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I am currently conducting my dissertation which involves development of a realistic surround sound mixing technique over conventional surround sound techniques. However my key research question is "Would realistic surround sound with real life surround elements break suspension of disbelief?".

This require me into research into conventional Surround sound mixing techniques for films. however I am finding it difficult to source the right resources on current and conventional spatial mixing techniques. Would anyone have an idea as to which books I should refer to?

This research is focussing on the creative aspect of surround sound rather than the technical aspect of it. Taking into consideration the suspension of disbelief is a primary factor in creating spatial soundscapes. I am trying to develop a technique which includes the placement of foleys, incidentals and more organic elements of a sound design in surround array of speakers.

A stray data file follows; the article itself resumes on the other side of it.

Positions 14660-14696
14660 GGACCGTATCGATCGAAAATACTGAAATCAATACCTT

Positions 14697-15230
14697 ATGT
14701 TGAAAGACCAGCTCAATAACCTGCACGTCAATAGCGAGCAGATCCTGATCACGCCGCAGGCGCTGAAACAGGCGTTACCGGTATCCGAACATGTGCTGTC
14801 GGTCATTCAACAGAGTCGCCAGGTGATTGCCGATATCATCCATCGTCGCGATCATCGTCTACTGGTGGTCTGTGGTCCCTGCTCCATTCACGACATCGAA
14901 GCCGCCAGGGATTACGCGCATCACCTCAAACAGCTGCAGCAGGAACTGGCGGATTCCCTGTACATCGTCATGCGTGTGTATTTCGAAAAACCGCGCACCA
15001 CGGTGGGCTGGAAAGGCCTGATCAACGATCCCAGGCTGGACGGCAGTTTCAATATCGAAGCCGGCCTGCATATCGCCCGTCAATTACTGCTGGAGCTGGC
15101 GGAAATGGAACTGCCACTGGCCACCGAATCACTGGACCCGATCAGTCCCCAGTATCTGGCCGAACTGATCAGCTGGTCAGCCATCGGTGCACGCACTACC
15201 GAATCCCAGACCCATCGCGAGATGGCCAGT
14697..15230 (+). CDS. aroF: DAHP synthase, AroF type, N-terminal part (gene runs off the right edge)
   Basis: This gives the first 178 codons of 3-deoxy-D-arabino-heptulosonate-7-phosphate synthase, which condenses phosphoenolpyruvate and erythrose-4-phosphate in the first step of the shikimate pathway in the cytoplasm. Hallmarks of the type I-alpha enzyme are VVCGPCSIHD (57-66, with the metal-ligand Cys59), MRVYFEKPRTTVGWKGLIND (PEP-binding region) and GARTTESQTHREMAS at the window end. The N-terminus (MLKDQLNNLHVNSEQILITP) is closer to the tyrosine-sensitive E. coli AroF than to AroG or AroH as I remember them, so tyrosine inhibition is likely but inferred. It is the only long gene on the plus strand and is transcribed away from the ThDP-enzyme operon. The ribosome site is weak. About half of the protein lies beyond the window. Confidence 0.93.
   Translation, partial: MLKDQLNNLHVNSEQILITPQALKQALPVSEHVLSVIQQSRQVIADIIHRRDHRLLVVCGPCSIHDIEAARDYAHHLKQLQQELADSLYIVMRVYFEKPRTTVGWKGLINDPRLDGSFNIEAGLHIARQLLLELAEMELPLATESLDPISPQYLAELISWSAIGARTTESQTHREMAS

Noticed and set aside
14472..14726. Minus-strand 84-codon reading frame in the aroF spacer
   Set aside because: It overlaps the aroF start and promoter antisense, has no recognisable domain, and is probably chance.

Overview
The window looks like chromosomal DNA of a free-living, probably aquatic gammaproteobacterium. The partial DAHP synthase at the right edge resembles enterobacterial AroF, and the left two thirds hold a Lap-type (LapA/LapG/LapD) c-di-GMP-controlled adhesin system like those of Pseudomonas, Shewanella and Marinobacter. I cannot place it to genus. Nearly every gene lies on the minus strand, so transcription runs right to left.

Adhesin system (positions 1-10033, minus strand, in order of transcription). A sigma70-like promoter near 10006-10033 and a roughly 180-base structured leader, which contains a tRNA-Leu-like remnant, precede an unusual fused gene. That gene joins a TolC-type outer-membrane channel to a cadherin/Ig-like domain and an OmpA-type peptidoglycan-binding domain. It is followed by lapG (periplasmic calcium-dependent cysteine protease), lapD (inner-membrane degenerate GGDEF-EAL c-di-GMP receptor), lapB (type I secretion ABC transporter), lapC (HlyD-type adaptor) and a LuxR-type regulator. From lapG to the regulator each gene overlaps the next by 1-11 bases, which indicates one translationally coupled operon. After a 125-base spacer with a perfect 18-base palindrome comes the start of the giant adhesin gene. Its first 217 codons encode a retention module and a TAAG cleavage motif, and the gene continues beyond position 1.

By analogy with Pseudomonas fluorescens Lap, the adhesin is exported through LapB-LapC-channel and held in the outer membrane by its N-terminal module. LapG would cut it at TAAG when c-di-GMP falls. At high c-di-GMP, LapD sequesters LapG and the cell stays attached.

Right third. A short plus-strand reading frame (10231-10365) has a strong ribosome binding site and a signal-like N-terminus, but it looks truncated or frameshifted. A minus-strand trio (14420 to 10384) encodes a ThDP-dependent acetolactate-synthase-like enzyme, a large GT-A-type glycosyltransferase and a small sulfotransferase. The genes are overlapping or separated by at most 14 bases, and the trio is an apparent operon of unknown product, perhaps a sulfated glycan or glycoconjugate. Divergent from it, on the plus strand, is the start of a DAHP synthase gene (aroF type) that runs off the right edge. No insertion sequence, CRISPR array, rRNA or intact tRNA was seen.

Any help would be much appreciated.

Regards, Abhishek J. Pant

  • Quite an educative post already! I always assumed that surround stuff was always done post production, but after a brief search it turns out that (at least one) 5.1 channel mic exists. – Louis Somers Feb 23 '14 at 22:53
  • As I have already begun research, I have stumbled onto a revelation which could possibly change and revolutionise hum perception of film. Given that the audience perceives film as a third party and hence has adjusted to the pre conceived notion of aural elements. However If I were to enforce a realistic spatial placements of sound on my surround soundscape that would substantially change the human perception of film. The audience then would perceive the film as a separate first person entity in the film. That means that they would be fully immersed in the film. – Abhishek Pant Feb 24 '14 at 13:25

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